In the spirit of dialectic, this is a poem which depicts opposing systems of thought –capitalism/communism, atheism/religion etc. – and plays with the tensions between these fundamental antagonisms, finally merging into a Hegelian synthesis that seems to broadly converge on the view that human salvation comes not through revenge but through forgiveness; though, crucially, a forgiveness which however never forgets past offences –and the agent against forgetting, theoretically at least, is history. Crucially still, a history which is not just an ideological back-projection by powers-that-be superimposed over the past (as J.H. Plumb argued at length in his The Death of the Past), but in Blackman’s take, a ‘shadow’ history, that which was wilfully obscured by white aristocratic domination: in this case, ‘outsider’ history and, more pointedly, ‘black’ history, the ‘forgotten past’, if you like. Blackman reminds us of many aspects of this passionately throughout this long poem, and we remain indebted to him for this, as well as extremely grateful, not least for the supreme poetic accomplishment of the task.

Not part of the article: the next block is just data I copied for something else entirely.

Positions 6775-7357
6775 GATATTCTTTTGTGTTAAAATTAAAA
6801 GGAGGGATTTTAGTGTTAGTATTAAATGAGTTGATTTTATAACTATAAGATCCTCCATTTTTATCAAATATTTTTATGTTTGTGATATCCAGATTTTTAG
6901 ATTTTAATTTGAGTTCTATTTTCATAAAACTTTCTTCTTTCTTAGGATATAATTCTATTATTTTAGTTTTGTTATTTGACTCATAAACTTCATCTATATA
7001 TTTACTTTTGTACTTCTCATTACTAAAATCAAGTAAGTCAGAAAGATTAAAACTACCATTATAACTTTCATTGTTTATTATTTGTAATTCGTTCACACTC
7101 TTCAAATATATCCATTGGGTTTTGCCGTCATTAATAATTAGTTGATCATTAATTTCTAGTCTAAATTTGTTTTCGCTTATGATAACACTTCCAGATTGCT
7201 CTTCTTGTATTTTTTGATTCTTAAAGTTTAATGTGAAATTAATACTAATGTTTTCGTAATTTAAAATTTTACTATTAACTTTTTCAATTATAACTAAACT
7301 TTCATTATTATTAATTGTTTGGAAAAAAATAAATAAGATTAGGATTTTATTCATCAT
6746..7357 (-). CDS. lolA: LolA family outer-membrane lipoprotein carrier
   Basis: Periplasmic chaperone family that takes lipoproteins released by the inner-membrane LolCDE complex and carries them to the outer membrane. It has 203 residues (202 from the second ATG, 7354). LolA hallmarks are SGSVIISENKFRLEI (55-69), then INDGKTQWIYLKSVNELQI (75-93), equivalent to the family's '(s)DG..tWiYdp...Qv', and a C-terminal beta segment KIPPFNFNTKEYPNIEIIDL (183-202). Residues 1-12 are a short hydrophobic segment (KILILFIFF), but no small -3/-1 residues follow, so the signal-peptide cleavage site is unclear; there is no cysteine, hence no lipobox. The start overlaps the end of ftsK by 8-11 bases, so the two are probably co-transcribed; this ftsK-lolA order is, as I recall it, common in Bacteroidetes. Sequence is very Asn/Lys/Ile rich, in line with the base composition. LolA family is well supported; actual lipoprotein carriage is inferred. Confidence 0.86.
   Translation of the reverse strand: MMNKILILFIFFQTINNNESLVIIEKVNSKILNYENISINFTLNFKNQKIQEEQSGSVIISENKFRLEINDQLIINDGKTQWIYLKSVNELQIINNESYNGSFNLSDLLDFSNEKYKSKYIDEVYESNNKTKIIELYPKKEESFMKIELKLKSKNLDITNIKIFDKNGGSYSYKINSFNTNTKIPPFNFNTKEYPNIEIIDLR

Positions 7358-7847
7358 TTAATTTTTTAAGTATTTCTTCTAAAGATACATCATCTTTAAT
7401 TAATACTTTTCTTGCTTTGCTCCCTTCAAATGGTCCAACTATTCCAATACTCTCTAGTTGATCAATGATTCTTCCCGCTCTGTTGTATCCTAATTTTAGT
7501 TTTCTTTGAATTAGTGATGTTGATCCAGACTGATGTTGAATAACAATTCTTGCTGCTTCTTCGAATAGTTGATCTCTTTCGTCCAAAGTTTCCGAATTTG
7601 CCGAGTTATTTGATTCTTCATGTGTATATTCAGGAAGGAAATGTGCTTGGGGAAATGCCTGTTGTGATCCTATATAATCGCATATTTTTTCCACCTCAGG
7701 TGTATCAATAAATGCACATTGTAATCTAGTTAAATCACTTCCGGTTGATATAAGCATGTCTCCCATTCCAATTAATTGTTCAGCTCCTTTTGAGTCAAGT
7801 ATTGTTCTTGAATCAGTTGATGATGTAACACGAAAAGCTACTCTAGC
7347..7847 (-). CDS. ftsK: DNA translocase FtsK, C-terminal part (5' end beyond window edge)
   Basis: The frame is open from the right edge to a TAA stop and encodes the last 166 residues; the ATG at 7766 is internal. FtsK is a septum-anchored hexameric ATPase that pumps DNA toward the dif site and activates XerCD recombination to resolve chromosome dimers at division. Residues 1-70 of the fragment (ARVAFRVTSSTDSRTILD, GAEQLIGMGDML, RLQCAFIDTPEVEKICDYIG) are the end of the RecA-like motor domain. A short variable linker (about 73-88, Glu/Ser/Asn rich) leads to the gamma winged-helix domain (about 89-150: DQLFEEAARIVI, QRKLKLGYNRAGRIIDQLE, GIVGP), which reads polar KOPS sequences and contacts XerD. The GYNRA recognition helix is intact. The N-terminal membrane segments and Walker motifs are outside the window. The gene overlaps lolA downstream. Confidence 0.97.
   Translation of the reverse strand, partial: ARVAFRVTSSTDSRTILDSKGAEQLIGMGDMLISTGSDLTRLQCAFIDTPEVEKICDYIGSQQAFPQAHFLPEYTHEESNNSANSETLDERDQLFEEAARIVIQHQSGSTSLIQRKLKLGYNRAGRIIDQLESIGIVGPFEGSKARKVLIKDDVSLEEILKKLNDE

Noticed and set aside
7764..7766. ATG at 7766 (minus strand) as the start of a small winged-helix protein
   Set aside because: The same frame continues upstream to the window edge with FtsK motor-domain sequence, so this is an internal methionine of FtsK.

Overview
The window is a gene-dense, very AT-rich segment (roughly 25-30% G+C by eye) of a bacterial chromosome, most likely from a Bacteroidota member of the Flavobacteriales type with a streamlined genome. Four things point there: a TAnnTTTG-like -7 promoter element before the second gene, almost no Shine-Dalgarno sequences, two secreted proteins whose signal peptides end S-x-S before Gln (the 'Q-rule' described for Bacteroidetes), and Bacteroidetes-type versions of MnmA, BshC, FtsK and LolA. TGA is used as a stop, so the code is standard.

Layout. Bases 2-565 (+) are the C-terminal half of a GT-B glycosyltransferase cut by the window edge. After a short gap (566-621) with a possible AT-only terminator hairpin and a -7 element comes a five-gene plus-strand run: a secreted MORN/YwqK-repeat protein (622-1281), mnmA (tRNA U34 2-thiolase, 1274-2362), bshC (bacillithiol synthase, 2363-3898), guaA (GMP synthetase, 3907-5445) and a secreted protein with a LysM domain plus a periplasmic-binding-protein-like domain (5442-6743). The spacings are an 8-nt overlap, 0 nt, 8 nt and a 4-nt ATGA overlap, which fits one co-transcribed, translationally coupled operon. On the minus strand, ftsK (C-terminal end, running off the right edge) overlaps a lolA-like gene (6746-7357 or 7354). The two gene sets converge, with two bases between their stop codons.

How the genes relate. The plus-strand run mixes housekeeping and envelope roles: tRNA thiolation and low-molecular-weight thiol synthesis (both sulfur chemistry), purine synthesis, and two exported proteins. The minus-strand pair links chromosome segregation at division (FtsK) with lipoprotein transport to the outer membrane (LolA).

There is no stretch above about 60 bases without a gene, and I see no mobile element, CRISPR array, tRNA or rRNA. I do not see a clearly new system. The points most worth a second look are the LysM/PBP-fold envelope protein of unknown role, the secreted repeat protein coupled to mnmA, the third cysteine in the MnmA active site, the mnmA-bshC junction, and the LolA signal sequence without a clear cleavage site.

Next we turn to the equally polemical poem, ‘Joseph’. Despite its torrid theme, this poem flourishes with luscious lyricism:

A skin of ivory whiteness
That companioned hair which fell
The riot of a sunset
Caught midst copper beeches
A spirit bright and gay
All movement

Blackman’s polemical modus operandi predominates, so that the figurative use of language is still subordinate to the overarching theme:

In the United States of America
Black men and women all excepted
South in these States
Plain John or Mary these
Rastus sometimes, sometimes simply Sam
It would not do to credit dignity